Remember: Part 3

I used to think God’s blessings were limited to our faithfulness;
Now I know His faithfulness is not limited at all.

Sometimes we get so caught up in the day to day we forget where we are in our story.

I remember waking up one morning realizing that it was time to ask Hannah to marry me.

It had come up before, but the timing was always off. She was still in school and I wasn’t going to marry a college student. The school chapter needed to be closed.

I knew God had called me to Seminary.

I had been given two years in the business world to busy myself until she finished her undergrad.

I woke up one morning with this epiphany: God was saying NOW.

I freaked out a little bit.

The truth is, I had sketched out on a sheet of paper a savings plan for how I could afford the ring she wanted. She had torn one out of a Reed’s catalogue and, on one of our first dates, tucked it into my wallet.

“When the time is right,” she winked, “so there’s no guessing.”

The problem was, I hadn’t managed to save a dime.

I was convinced I had sinned egregiously. I had not managed to hold up my end of the bargain. God had given me two years, and between car payments, gas payments, insurance, cell phone, and on and on, I had a very small amount of money saved up, not nearly enough for a proper engagement.

I begged His forgiveness.

Just then the phone rang.

I won’t go into all the details, but I hadn’t spoken of my plans to anyone, or the most recent impression He made upon my heart about the timing being now.

“I don’t know when you’re going to ask Hannah to marry you,” said the voice on the other end. “But I have a ring I want to give you. You’ll want to get it resized and worked on to turn it into exactly what she wants I imagine, but it’s something to work with. If you have a little bit saved up to do that, you can turn it into anything.”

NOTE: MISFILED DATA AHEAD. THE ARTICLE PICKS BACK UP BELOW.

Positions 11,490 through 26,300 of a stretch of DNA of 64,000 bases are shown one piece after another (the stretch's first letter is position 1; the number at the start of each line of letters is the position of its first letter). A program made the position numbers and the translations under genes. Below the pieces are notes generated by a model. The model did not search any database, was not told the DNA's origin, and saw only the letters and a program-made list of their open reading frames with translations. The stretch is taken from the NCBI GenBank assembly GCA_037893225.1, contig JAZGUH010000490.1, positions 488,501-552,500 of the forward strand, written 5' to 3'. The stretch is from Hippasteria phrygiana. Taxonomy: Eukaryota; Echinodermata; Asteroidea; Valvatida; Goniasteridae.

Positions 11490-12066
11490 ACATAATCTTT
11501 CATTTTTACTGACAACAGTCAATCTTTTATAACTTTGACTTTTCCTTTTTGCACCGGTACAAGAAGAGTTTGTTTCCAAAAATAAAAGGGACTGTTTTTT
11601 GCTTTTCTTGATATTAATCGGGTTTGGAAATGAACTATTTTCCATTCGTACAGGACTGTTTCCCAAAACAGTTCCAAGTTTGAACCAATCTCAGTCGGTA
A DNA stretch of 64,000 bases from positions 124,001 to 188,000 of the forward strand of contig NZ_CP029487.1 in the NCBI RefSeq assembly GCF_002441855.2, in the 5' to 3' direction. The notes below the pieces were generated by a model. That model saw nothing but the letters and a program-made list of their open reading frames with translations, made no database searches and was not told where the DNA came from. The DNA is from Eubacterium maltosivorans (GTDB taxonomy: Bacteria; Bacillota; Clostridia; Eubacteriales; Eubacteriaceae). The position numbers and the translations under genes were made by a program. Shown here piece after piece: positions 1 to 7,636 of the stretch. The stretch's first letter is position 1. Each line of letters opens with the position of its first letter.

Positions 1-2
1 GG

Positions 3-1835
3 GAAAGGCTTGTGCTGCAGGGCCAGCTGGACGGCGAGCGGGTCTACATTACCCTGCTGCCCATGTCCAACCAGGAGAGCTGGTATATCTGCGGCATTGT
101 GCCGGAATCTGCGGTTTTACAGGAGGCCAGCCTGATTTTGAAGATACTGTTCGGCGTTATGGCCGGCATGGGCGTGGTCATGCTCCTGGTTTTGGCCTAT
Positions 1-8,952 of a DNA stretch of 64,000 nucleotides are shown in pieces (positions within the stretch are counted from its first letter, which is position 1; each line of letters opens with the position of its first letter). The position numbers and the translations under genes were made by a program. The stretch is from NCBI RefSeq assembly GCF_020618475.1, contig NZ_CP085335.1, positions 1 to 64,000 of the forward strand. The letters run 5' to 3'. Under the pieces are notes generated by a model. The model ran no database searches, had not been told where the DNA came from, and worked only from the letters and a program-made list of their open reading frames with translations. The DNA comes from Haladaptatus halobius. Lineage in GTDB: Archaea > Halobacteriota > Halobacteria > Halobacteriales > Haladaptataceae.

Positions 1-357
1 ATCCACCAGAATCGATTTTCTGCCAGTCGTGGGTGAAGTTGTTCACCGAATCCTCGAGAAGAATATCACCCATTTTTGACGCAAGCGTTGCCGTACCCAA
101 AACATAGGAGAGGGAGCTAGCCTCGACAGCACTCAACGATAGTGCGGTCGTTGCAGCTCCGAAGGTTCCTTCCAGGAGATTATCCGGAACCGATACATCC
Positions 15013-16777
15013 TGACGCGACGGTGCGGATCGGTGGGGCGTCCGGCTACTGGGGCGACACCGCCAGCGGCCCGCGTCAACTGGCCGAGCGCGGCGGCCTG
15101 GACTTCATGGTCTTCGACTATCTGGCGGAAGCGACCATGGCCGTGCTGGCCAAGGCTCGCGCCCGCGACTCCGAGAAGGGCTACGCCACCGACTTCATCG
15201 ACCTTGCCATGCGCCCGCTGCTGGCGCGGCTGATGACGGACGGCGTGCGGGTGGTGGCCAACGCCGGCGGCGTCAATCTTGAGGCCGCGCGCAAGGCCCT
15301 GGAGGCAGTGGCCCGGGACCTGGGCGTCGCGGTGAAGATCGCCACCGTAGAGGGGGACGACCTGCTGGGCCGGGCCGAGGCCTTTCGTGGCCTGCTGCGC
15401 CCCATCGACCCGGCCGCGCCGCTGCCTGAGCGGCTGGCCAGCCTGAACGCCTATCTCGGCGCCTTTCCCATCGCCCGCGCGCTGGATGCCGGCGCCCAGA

I took that ring to a jeweler with the picture from my wallet.

Three days and a couple hundred bucks later, I had the ring from the catalogue. He recommended I have it appraised for insurance so I did.

The penniless kid committed to Jesus and in love with Hannah, managed to get a $22,000 ring on his future bride’s finger.

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Psalm 78 is a catalogue of God’s acts of faithfulness and provision to the Jewish people.

The author mentions that his reason for writing is “to tell the next generation…” so they would “teach their children, so the next generation would know, even the children yet to be born, and they in turn would tell their children, that they would put their trust in God and would not forget his deeds but would keep his commands” (Psalm 78).

Why don’t we do a better job remembering?

Why don’t we more intentionally write these things down?

Were we to spend more time praising, more time remembering, more time meditating on the things God has done for us, is it possible our outlooks would change? Is it possible we might even see more of His activity in our lives?

Is it possible He may use that to change our children? Our grandchildren? Our great grandchildren? For generations to come?

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As a father, nothing is more precious to me than the thought of my children, whom I love with every fiber of my being, to find in God, the old, familiar, faithful, intimate friend that I have found in Him.

I am thinking now of old Moses sitting on a mountain – sitting with God – looking across the Jordan into the Promised Land.

 

As I look back over the events of my life, I see the hands that carried Moses to his grave lifting me daily out of mine.

In remembering, I go back to these places where God met me and I meet Him again and I lay my head on His chest, and He shows me the land beyond the Jordan and I suck into my lungs the fragrance of His breath, the power of His presence.

When my children hear these stories, when my children see this trust and this friendship, these two old friends together on the mountain, when they look on and witness what radical trust looks like, I have to believe it has an impact.

 

So remember. For your kids, remember.

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